Powerful optional xenon lights, good fuel mileage, and decent performance
Launched for model-year 2011, Mitsubishi’s small crossover was targeted at urban dwellers, small families, or anyone after an SUV-like sense of capability and adventure without the big, clumsy size. Key competitors included the Toyota Matrix, Nissan Juke and Subaru Crosstrek.
Look for up-level features like a leather-wrapped steering wheel with audio controls, a Rockford Fosgate stereo system, and full hands-free communication functionality. The RVR could also be specified with a suite of luxury features – including heated leather seats, automatic climate control, a glass-panel roof and more.
All models were covered by an impressive 10 year/160,000 km powertrain warranty with five years and unlimited kilometres of roadside assistance for maximum long-term confidence. Shoppers should have little issue finding a used unit with a generous portion of this warranty still in effect.
A 2013 or newer model is ideal where budgets allow. For that year, designers tweaked the grille opening, front fascia and bumper to give the RVR a smoother, cleaner look. In back, a new bumper with redesigned marker lamps resulted in tidier lines and a more cohesive appearance.
Slight updates were carried out across the RVR’s interior as well – including new accents, new fabrics and improved quality. Further, the suspension and CVT automatic transmission were revised to turn in a sportier driving experience.
Look for four-cylinder power on all models, with 2.0L and 2.4L options available depending on the year and model in question. Front- or all-wheel-drive models could be specified, the latter running the Mitsubishi All Wheel Control (AWC) system, which notably offered 4x4 lock, auto and 2WD settings. The latter setting allowed drivers to switch the AWD system off when it wasn’t needed, helping save fuel. A five-speed manual transmission and front-wheel drive were standard, and all AWD models came with a CVT automatic.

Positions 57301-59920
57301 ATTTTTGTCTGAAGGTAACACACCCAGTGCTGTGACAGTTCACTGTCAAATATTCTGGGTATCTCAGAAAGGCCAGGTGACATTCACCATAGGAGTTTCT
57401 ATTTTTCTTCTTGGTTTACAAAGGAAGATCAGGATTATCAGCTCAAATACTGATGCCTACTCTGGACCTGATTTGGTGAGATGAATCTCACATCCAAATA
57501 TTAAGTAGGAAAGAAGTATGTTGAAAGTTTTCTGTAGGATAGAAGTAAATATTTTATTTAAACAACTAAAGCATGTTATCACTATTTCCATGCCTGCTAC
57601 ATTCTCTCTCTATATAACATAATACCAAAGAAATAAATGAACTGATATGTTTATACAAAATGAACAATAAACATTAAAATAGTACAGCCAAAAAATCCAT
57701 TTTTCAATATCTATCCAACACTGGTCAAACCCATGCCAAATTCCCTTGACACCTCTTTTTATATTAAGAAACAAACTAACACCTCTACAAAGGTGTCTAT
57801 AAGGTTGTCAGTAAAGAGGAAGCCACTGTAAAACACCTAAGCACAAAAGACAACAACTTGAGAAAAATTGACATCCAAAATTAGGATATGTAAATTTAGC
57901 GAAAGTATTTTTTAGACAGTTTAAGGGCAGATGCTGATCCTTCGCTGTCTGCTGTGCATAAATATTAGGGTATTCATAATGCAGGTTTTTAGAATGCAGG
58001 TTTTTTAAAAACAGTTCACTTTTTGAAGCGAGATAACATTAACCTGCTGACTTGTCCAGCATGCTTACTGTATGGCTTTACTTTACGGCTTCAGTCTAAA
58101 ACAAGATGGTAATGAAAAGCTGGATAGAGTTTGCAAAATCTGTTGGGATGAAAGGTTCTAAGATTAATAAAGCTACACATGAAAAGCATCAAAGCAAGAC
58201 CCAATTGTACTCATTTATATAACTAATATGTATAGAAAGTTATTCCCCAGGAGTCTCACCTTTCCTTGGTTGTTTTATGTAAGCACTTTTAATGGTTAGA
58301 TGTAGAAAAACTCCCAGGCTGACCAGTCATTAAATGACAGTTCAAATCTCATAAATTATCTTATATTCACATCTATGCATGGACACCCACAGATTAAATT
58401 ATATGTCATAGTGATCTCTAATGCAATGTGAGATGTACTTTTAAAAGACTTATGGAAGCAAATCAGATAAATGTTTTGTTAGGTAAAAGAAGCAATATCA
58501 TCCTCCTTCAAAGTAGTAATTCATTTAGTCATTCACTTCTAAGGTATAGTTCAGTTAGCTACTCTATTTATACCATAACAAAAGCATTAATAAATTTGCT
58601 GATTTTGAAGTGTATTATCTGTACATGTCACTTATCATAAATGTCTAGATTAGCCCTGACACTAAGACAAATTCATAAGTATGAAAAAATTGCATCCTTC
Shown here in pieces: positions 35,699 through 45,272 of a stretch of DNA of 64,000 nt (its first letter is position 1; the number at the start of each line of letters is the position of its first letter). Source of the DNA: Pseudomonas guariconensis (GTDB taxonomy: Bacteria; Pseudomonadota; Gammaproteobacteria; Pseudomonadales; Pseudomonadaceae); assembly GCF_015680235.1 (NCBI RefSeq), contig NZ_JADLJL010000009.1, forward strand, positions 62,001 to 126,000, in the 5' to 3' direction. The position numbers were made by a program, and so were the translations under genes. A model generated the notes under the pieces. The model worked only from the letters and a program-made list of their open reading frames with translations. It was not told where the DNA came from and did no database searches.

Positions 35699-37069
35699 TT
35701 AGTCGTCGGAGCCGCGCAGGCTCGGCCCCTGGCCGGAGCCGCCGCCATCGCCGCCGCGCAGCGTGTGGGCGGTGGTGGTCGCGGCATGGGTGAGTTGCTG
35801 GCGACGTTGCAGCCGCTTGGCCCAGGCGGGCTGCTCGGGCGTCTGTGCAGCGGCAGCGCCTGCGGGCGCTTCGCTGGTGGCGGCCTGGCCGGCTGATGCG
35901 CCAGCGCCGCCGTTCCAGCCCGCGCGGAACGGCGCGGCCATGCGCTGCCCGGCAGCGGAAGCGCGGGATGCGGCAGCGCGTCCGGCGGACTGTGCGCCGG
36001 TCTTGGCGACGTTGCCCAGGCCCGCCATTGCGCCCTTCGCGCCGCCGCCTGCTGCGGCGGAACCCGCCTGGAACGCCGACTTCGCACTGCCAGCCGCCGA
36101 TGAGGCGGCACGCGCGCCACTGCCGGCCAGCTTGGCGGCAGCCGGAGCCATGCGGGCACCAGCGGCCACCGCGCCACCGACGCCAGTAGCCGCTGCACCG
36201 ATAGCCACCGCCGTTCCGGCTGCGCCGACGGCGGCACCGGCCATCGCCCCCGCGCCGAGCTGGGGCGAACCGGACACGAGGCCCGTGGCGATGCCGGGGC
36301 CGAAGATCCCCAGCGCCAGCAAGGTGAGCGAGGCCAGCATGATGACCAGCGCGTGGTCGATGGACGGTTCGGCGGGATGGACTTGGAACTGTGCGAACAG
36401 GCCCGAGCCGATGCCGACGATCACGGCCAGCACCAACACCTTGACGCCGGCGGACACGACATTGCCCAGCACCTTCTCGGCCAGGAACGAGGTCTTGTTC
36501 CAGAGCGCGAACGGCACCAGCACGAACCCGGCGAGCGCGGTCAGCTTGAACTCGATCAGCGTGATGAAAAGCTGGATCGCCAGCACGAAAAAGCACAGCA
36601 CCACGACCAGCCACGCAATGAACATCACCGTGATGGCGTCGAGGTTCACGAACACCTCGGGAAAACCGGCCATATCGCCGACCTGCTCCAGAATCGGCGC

What Owners Like
Powerful optional xenon lights, good fuel mileage, and decent performance from models with the available 2.4L engine were highly rated by RVR owners, many of whom also appreciated its handsome and blocky styling. The upgraded Rockford Fosgate stereo is commonly praised by owners, too.
What Owners Dislike
Common gripes include a lackluster navigation system, some cheap interior plastics, a larger-than-expected turning circle and a rough ride on some surfaces. Further, numerous owners have noted difficulty in achieving the rated fuel economy numbers, and many wish for a quieter ride, especially at speed.
The Test Drive
By and large, the RVR looks like a fairly solid machine, sharing many components with other fairly solid-looking Mitsubishi models, like the Outlander and Lancer. There’s little data online from owners about commonly reported issues and reliability despite a decent volume of units sold, though a few checks are still advised.
Start a test drive by scrutinizing the condition of the RVR’s paint job, noting that numerous owners taking to online forums to discuss their ownership experiences have reported fragile and easily damaged paint on this (and other) models. Look closely at sensitive areas, including the edge of the hood, the rocker panels or rocker panel covers, and the area behind each wheel. Any excessive chipping or peeling of the paint should be called into pricing negotiations. Here’s a little more reading. Note that in the USA, the RVR is called the Outlander Sport.